No one listens to ‘we have played well’ song at AFCON

Malawi vs Guinea

Covid had ravaged the Malawi team going into Monday evening’s Africa Cup of Nations (AFCON) contest, but that did little to douse the fire in the Flames who matched Guinea pound-by-pound.

Never mind that caretaker coach Mario Marinica watched proceedings on the ‘tely’ from his hotel room after testing positive for COVID-19, just like was the case with defenders Stanley Sanudi, midfielders Robin Ngalande, Chikoti Chirwa and  striker Frank 'Gabadinho' Mhango.

In this match, the Flames showed no signs of depletion as they came out firing on all cylinders at Bafoussam Omnisport Stadium in this Group B match.

So daring were Malawi, under the temporary charge of Meck Mwase who stood in for his Romanian boss, they started with an offensive 3-5-2 formation.

Endless running striker Khuda Muyaba played alongside Yamikani Chester upfront. Fransisco Madinga did right wingback duties, Peter Banda played off the right flank with Micium Mhone on the opposite end. John Banda operated in a deep lying midfield role to add defensive numbers while Chimwemwe Idana also helped out with marking.

When play started, the Flames gave it their all, running, pressing high up the pitch and pumping balls quickly from defence to the frontline. The only setback with such style of play was that the Flames lacked the numbers let alone the heights upfront to keep the ball. 

The build-ups from the back of Mwase era had been replaced by this fast and furious direct football that should have paid dividends in the opening 16 minutes.
However, Guinea’s Issiaga Sylla’s 36th minute strike undid all the hard work for the Flames.

Guinea, who had been patient and calm refusing to hurry up things, constructed the goal from nothing when captain Naiby Keita finally found his passing range.
The Liverpool midfielder sent a diagonal ball wide on the left where Jose Fote, in return, cutback across the goalmouth for Sylla to slide the ball past goalkeeper Ernest Kakhobwe at the near-post.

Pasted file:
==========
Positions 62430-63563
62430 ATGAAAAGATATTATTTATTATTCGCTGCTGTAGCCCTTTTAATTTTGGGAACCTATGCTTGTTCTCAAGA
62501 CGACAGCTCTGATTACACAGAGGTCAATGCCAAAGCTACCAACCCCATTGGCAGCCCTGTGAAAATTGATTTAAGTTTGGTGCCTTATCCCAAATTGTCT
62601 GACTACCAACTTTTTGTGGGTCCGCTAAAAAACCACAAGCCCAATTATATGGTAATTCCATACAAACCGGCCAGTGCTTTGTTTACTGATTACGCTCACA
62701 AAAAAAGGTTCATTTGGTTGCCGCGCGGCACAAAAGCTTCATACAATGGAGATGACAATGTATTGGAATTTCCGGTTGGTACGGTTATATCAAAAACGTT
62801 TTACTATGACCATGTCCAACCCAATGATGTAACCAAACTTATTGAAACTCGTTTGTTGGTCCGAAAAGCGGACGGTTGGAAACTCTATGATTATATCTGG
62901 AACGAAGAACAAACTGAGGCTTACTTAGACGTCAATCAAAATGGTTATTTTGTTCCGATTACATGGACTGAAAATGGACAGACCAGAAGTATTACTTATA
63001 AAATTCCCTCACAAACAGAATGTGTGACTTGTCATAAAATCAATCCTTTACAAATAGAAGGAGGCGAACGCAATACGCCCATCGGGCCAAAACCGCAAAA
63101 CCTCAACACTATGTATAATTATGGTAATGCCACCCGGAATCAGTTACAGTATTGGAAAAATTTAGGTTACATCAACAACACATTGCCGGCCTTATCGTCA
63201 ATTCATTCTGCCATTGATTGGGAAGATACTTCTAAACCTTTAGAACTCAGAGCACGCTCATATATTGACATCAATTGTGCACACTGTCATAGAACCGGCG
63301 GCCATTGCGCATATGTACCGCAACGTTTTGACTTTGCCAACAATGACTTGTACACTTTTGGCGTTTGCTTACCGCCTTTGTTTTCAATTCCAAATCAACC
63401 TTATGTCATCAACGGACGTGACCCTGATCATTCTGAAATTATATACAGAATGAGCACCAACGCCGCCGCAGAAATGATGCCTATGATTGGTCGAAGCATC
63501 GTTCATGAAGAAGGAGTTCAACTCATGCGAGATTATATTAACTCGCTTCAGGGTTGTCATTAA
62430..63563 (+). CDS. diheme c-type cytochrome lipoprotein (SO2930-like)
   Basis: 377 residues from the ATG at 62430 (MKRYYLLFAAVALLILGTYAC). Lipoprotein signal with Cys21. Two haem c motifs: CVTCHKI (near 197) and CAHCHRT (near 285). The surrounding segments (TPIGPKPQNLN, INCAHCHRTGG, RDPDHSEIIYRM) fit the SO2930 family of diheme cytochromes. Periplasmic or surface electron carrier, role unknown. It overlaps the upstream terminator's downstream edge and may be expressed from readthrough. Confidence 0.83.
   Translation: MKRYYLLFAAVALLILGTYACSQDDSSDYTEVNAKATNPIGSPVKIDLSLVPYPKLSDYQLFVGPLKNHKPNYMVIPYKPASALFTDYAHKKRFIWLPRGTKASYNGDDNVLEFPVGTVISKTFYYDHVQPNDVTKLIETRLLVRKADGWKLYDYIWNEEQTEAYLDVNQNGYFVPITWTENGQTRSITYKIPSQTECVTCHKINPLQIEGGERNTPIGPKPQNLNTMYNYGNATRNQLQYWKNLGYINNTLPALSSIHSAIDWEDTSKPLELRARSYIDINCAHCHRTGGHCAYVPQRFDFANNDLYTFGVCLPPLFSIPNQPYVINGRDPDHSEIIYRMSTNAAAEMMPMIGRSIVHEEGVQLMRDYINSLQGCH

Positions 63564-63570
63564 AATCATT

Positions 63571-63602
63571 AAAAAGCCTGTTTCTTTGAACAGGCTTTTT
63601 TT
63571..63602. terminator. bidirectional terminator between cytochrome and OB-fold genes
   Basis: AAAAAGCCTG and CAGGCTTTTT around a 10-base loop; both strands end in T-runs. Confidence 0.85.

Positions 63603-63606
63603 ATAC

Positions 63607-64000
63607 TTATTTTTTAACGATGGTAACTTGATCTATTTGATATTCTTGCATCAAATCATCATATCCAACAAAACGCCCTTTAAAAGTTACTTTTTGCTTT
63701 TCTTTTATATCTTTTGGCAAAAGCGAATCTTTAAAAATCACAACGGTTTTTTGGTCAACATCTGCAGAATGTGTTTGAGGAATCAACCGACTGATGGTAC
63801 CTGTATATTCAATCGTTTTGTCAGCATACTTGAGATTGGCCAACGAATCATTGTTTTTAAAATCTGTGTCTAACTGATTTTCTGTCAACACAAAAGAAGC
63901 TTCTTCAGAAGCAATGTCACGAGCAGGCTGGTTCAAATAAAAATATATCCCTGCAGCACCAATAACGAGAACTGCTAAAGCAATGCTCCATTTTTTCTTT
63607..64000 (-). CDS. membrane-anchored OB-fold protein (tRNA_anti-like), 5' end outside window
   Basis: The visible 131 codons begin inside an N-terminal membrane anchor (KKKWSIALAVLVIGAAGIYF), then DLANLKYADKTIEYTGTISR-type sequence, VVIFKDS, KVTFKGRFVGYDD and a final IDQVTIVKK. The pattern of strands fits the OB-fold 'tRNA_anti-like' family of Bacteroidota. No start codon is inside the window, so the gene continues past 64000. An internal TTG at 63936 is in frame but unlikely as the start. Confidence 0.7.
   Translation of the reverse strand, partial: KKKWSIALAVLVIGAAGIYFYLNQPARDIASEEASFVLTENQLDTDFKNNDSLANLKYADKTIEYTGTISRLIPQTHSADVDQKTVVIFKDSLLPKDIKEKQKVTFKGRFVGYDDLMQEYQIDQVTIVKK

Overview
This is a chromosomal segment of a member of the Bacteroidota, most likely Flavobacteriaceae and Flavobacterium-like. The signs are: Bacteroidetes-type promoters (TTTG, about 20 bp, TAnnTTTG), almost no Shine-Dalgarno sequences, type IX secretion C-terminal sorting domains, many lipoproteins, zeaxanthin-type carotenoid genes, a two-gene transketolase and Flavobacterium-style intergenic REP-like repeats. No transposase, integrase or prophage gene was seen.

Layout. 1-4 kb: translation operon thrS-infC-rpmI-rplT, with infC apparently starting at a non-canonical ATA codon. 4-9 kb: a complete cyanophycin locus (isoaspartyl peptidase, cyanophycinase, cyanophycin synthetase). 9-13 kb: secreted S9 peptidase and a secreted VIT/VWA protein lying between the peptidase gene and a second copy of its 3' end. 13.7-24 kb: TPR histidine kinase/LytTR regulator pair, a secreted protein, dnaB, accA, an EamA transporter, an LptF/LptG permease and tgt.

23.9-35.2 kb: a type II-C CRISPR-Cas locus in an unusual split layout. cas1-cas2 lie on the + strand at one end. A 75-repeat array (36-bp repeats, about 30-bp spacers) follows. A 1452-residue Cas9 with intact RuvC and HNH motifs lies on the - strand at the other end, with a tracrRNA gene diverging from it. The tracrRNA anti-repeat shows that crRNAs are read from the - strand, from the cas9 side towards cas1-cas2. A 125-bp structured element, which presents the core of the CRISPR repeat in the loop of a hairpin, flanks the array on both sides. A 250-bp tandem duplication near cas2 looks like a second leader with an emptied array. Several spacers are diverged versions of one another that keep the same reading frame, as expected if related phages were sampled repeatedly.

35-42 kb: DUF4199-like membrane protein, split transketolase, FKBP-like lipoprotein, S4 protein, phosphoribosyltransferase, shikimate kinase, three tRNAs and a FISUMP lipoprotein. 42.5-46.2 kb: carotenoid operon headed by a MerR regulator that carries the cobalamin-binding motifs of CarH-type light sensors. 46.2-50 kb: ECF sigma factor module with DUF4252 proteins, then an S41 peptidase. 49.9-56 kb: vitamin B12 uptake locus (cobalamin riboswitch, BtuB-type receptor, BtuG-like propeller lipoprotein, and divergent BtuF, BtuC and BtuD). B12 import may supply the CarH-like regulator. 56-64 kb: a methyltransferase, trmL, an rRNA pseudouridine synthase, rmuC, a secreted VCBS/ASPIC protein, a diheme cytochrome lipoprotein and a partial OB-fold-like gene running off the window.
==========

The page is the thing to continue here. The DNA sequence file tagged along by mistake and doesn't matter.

Simple but efficient football for Guinea.
In the end, for all the gallons of sweat the Flames broke, at the end of the 90 minutes, the scoreboard unforgivingly read: Guinea 1 Malawi 0.

Such a scoreline does not tell the whole story that for all the maximum points they collected, the fancied Guinea had only three shots on target out of their 14 total attempts.

For the zero-point collected, the result does little to offer comfort to the Flames when you consider that they registered six out of nine shots on target.

Among those six attempts, Chester should have scored twice inside the opening 16 minutes when he did everything right, pressing and intercepting the ball only to fail to shoot on target—literally. Not once but twice.

In the second half, Malawi earned another glorious scoring opportunity but when a low ball came at the near post, Khuda Muyaba missed it while trying to flick it. 
The ball rebounded onto the path of Micium Mhone who ended up sending it over the bar when all he needed was placement in the 52nd minute.

Madinga followed suit, finding space on the edge of the box only to fire his shot into the terraces.

That proved to be Malawi’s clear chance. They now meet Zimbabwe on January 14 before winding up against Senegal on January 18.

It is not completely doom and gloom for Malawi; they can salvage something from this group when they meet Zimbabwe on Thursday January 14 and Senegal four days later.

With modern day AFCON expanded from 16 to 24 teams split into six four-member groups, the options of the Flames advancing to the knockout stage are open. 

After all, top two teams plus four third-best placed finishers across the pools will also sail through.

However, if the Flames are to sneak through, they need more than courage and determination. They need to know the art of shooting and right angles for doing so. 

They need to be efficient, making use economically of every little chance because at this level ball possession and sexy passes pale into insignificance if you cannot score. 

The question is: Can you or should you be teaching players the art of calmness and precision in front of goal right at AFCON and expect them to understand this?AFCON is for men and not boys.

At AFCON, no one listens to the “we have played well” song. Here the jazz is that of efficiency.